Review: Broadway Salute to Cash Is Bland
NEW YORK (AP) _ The twang is appealing but the theatrics are bland in ``Ring of Fire,″ which has brought the gospel according to Johnny Cash to Broadway.
We’re talking about the music associated with this country legend, shoehorned into an odd little quasi-revue that doesn’t quite know how to tell the singer’s remarkable tale. What’s on stage at the Ethel Barrymore Theatre is not a biography like the movie ``Walk the Line,″ but rather a vague, impressionistic salute to the Man in Black told through more than three dozen of the songs he performed during his long career.
The result is an almost exhausting parade of numbers, delivered by a talented if generic cast and a superb collection of onstage musicians who make the most of every melody. Just looking at the hardworking fiddler, Laurie Canaan, and listening to her play will set your toes tapping.
Yet despite the exuberance of individual songs and performers, there is little momentum to this mild show, created and directed by Richard Maltby Jr. and based on ideas by William Meade. The evening meanders, which is deadly for a journey musical _ with the requisite train whistle threading through much of the show’s musical soundtrack to remind us we should be moving on.
The songs Cash sang are deceptively simple. Many speak directly to the heart and could be, particularly as he got older, surprisingly dark and reflective. Consider ``Hurt,″ a number at the beginning of the show that looks back on what has happened in his life. ``I hurt myself today to see if I still feel,″ sings an older man (Jason Edwards) trying to get back to what mattered most.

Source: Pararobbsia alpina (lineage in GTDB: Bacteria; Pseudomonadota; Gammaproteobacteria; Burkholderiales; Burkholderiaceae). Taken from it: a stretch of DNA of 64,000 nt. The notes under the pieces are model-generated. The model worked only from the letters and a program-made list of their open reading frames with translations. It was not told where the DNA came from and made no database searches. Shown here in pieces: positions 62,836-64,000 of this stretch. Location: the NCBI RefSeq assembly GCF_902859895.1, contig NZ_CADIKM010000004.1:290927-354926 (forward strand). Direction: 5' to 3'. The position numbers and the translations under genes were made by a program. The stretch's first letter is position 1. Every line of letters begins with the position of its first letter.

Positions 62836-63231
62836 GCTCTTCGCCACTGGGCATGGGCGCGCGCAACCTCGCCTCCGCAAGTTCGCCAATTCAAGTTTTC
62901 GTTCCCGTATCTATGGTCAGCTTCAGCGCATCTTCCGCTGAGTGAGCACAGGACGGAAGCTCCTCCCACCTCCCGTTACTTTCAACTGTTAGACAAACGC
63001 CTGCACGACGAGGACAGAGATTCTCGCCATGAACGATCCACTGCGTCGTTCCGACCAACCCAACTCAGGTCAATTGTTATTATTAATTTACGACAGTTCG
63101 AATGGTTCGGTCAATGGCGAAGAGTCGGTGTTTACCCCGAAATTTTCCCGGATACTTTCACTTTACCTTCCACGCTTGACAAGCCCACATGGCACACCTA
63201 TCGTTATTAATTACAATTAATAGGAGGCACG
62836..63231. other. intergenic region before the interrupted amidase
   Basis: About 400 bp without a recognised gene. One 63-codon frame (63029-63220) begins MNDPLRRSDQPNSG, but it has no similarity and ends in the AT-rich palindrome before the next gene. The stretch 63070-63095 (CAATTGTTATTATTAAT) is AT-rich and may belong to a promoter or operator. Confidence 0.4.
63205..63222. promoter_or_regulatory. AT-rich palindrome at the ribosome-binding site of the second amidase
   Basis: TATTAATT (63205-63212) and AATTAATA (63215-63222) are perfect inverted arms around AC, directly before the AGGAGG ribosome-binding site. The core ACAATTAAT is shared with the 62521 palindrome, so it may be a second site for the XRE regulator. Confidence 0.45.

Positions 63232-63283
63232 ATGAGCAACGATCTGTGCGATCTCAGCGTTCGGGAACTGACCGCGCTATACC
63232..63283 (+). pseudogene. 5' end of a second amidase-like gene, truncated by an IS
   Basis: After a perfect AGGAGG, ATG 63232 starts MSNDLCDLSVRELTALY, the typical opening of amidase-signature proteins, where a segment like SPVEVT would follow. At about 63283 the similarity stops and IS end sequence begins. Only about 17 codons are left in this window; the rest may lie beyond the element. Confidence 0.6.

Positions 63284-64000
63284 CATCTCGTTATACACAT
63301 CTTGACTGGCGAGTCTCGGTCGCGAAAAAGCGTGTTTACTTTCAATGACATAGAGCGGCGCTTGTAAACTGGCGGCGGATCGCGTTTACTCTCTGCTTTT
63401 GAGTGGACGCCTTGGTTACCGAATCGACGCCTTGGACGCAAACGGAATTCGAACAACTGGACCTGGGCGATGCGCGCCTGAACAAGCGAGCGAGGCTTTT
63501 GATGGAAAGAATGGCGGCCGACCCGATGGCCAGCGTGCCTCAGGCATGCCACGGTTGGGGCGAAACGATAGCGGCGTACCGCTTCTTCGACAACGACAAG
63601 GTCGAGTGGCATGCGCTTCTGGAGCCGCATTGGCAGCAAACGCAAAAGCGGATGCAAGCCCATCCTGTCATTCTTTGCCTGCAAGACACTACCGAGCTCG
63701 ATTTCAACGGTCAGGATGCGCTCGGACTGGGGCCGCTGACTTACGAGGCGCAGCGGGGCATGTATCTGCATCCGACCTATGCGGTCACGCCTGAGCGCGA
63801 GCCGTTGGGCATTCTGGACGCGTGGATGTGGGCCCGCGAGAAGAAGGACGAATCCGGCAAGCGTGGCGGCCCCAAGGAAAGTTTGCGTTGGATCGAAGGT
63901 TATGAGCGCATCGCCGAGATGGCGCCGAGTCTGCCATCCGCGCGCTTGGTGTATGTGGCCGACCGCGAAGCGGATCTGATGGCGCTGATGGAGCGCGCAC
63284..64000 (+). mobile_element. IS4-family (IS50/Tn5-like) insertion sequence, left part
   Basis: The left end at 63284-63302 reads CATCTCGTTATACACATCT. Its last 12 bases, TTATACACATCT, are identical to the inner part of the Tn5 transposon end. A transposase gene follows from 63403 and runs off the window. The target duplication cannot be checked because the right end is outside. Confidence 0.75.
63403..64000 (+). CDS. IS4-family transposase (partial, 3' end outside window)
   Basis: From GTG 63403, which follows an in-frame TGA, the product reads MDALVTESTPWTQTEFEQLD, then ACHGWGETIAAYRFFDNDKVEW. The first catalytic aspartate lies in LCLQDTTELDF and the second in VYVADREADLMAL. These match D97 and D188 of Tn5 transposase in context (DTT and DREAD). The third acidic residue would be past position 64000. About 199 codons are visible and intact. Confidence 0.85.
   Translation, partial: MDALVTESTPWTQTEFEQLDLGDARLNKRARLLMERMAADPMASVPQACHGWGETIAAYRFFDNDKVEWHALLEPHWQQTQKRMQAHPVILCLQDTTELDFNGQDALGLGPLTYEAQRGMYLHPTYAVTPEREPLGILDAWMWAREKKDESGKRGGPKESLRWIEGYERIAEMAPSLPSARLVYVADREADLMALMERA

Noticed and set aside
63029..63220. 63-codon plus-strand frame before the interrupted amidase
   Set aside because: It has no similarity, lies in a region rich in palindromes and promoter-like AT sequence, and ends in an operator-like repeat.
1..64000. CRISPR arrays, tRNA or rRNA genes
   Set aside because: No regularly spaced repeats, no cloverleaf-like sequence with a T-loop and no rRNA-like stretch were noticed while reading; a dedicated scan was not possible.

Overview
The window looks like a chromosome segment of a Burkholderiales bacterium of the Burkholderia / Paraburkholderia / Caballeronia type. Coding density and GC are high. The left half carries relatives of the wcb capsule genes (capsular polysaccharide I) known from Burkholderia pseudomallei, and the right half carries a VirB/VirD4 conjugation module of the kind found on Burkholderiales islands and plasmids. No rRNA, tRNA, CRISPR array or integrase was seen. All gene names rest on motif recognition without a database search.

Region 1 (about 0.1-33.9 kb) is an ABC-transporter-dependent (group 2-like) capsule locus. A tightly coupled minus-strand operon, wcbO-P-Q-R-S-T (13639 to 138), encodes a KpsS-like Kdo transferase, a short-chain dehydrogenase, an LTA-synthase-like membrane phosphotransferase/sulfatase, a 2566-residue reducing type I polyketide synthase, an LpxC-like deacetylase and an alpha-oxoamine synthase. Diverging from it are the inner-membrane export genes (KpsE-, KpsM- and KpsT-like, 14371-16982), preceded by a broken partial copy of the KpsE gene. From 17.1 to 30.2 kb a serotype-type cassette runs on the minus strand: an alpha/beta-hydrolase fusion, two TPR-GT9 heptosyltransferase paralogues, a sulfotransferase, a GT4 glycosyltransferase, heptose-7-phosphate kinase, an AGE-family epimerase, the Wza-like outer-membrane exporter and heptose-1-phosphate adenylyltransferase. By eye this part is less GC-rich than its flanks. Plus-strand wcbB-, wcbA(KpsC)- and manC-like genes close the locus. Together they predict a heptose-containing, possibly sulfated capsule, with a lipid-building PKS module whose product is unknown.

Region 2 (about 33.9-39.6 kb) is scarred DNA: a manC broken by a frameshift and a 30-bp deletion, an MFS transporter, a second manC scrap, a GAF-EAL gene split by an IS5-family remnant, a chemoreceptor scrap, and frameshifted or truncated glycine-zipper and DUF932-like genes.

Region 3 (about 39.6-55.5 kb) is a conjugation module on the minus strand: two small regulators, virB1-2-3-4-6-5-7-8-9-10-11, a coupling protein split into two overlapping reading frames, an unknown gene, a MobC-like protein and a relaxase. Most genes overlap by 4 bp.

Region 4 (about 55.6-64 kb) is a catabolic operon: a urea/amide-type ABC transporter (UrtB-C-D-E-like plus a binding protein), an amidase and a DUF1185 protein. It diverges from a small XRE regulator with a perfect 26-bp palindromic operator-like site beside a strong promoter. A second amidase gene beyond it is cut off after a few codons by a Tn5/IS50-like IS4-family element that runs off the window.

Feelings about family, love and the farm permeate ``Ring of Fire,″ which sketchily follows Cash’s career from home to small-town roadhouses to eventually the Grand Ole Opry. The bulk of the material is sung by three couples, an older pair (Edwards and Cass Morgan) and two younger ones: Jarrod Emick and Beth Malone; Jeb Brown and country star Lari White.
Several of the songs are wanly staged as if they were little playlets: a barroom brawl between father and son for ``A Boy Named Sue″ and a chain-gang sequence that incorporates several numbers including ``Delia’a Gone,″ ``Austin Prison″ and, of course, ``Folsom Prison Blues.″
White, in particular, is strong, delivering the plaintive cry of a devoted, love-addled woman in the touching ``All Over Again.″ And there is an easy, homespun charm to Morgan’s more maternal numbers. Emick and Brown are the young bucks _ Cash in his prime, as it were _ who strut and sing with ease. But then Lisa Shriver’s choreography is of the elemental, foot-stomping variety.
Quick-changing projections, designed by Neil Patel, depict a variety of rural all-American settings including lonely farmhouses, the open road and the wind-swept sky.
Maltby had great success in the late 1970s with ``Ain’t Misbehavin’,″ his joyous celebration of singer and songwriter Fats Waller. Cast with a quintet of unique performers (including Nell Carter), it brought Waller to life as well. In ``Ring of Fire,″ Cash, who died in 2003, remains frustratingly unrealized.